Joe and Oliver Martin have developed significantly by being enrolled on Preston North End Community and Education Trust’s Goals mental health programme, which has harnessed the same passion for football that they demonstrate in the club’s season card promotional video to support them with their mental wellbeing.
In the video, Joe and Oliver are seen playing football in the streets surrounding Deepdale before heading inside the stadium, as two of the 12 individuals featured in the campaign who have all been positively impacted by the Trust’s work since the start of last year.
Preston North End Community and Education Trust is the club’s official charity (no. 1130773), delivering projects centred around Community Engagement, Education, and Health and Wellbeing, while utilising the power and appeal of the club and football as a whole to create safer, stronger and more resilient communities.
Joe first enrolled on the Goals mental health programme in September 2019, following his referral to CAMHS [Child Adolescent Mental Health Services] after losing his father to suicide the previous year, while his younger brother Oliver was enrolled onto the programme soon after in February 2020.
He and brother Oliver have since accessed unique opportunities from Preston North End as part of their development plans to build their confidence, communication, leadership and resilience.
With Preston North End being their local EFL club, Joe’s and Oliver’s mother Jenny sent an email to the club to enquire about how the Trust could support them with their mental health, as part of the EFL’s partnership with mental health charity Mind. That led to Joe meeting with Deputy Chief Executive of the Trust Harriet Creighton-Levis, who met with Joe at his school to draw up a unique development programme to support his mental wellbeing.
Since accessing the Trust’s mental health programme, Joe and Oliver’s affinity towards Preston North End has grown significantly .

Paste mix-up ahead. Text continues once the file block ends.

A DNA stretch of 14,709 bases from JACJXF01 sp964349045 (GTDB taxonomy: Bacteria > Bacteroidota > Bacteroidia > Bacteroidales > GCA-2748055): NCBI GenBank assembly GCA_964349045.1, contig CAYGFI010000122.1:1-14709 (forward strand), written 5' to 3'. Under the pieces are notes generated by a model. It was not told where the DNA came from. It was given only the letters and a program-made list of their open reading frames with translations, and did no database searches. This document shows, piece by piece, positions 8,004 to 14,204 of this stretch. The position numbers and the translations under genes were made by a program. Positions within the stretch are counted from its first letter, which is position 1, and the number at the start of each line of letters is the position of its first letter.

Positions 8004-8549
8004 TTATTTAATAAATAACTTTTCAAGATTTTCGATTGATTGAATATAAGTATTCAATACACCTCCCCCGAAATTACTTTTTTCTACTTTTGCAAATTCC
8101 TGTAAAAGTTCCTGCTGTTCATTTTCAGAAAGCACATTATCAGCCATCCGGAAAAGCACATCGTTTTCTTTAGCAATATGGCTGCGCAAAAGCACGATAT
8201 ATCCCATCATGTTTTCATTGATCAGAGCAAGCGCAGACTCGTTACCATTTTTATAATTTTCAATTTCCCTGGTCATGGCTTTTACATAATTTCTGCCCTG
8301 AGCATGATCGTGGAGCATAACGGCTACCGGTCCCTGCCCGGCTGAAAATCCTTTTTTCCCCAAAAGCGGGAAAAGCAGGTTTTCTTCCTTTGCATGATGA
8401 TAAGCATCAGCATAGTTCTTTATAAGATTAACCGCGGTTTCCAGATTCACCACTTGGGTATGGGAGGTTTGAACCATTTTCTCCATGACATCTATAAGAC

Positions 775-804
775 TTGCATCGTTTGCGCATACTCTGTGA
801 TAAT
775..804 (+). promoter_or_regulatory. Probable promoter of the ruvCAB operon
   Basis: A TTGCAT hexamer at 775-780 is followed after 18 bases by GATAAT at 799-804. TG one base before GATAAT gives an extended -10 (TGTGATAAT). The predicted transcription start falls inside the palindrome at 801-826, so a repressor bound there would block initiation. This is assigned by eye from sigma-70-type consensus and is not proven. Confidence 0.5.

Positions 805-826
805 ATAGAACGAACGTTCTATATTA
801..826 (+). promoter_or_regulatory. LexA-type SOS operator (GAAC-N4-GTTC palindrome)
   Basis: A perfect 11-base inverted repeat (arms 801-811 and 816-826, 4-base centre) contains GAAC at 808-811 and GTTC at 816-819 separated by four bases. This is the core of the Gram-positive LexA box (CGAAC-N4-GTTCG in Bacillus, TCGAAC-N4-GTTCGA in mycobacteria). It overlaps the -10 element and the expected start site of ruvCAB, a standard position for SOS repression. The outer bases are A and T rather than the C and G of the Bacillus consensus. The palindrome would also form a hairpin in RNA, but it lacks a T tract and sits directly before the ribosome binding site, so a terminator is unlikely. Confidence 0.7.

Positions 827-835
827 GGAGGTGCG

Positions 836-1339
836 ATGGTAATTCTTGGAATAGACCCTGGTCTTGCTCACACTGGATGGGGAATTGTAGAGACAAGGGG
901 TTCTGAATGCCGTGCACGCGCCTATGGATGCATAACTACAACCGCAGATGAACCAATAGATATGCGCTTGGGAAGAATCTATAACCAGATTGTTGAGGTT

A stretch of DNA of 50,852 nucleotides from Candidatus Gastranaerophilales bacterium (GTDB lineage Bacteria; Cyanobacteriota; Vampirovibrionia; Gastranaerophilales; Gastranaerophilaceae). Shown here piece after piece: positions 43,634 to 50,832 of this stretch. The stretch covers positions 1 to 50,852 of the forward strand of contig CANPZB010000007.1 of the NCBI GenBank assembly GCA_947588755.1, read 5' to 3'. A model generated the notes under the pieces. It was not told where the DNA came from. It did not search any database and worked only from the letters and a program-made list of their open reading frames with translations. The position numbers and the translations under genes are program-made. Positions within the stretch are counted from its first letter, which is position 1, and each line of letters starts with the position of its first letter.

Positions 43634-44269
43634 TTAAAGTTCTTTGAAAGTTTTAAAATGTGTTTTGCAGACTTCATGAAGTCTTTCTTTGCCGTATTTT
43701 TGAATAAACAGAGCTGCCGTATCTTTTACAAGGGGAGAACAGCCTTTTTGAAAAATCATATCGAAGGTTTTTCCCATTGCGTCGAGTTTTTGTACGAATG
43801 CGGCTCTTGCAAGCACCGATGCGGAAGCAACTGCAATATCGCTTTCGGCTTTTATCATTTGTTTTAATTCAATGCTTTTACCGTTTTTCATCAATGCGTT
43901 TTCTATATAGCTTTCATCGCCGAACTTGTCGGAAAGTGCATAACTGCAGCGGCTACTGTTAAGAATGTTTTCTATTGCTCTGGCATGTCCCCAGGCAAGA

Having met the first team squad – Joe on two occasions – the brothers have a heightened level of respect for the players, particularly Declan Rudd for the role he has played in their development, for the time they have taken to speak to them during their visits to the club’s training facilities.
“It feels much more like home than any other stadium,” Joe said of Deepdale. “We are there a lot, a lot of stuff has happened there; meeting Harriet, we have our photo on the wall with the quote [in the community offices], things like that.
“When you go there, you feel secure because you know people. I can’t wait to get back to another game, it will be a great feeling.
“Beforehand, we followed Preston because it was the closest club to us in the EFL. We will sit down and watch Preston play. It’s mad to know that we’ve seen the players. You reflect on how much the club has helped us.”
Oliver added: “It’s a support more for the individual players, of course for the whole team and the results as well, but we have a lot of respect and care about the individual players as well, which is great.”
As part of the mental health programme, Joe has assisted with the co-ordination of the half-time penalty shoot out on home matchdays, volunteered as a coach on the Trust’s half-term soccer school camps.
The brothers’ visits to the first team training facilities, in which they have met the players, also led to the start of their friendship with Declan Rudd, who has stayed in touch with Joe and Oliver in an online capacity since the pandemic struck as well.
Those experiences have allowed Joe to remain positive and given him plenty of opportunities to look forward to, that have all supported his development.
“There are a lot of different things I’ve done that have helped me, such as coaching,” Joe continued.
“It has all helped me in different ways and with different aspects of my life. The whole programme in general has given me things to look forward to. If I’d had a bad day at school, I could think, ‘I’m going to do this with PNE next weekend’. Confidence helped with half-time penalties and stuff like coaching helped me.
“Meeting Declan and the relationship I have built with him makes me smile to this day. When I think about it, it makes me really happy.
“I had a massive fear of crowds, and I’ve completely got over that. Meeting new people was something I hated, and coaching, I had to meet a lot of children and coach them, which is a lot harder than meeting an adult or someone my own age.”
It has also been to clear to Oliver that his older brother has developed greatly thanks to the Goals programme.
“Joe has come a long way. I remember years back, we’d turn up at football training and he didn’t want to get out of the car because he didn’t like to meet new people
“Recently, Joe has met a bunch of new people and did some coaching in Preston. He looked like himself the whole day around new people, which was something I’d never seen in him before, and I thought that was brilliant.”
Joe and Oliver will be undertaking a 72-mile cycling and walking challenge in aid of the Trust next month, in an effort to give something back to the Trust in return for the support they have received for their mental health – aiming to raise £720.
To support Joe and Oliver with a donation for their challenge, please click here, or to read more about their fundraising plans, click here.
For more information about the Goals mental health programme, please contact firstname.lastname@example.org.
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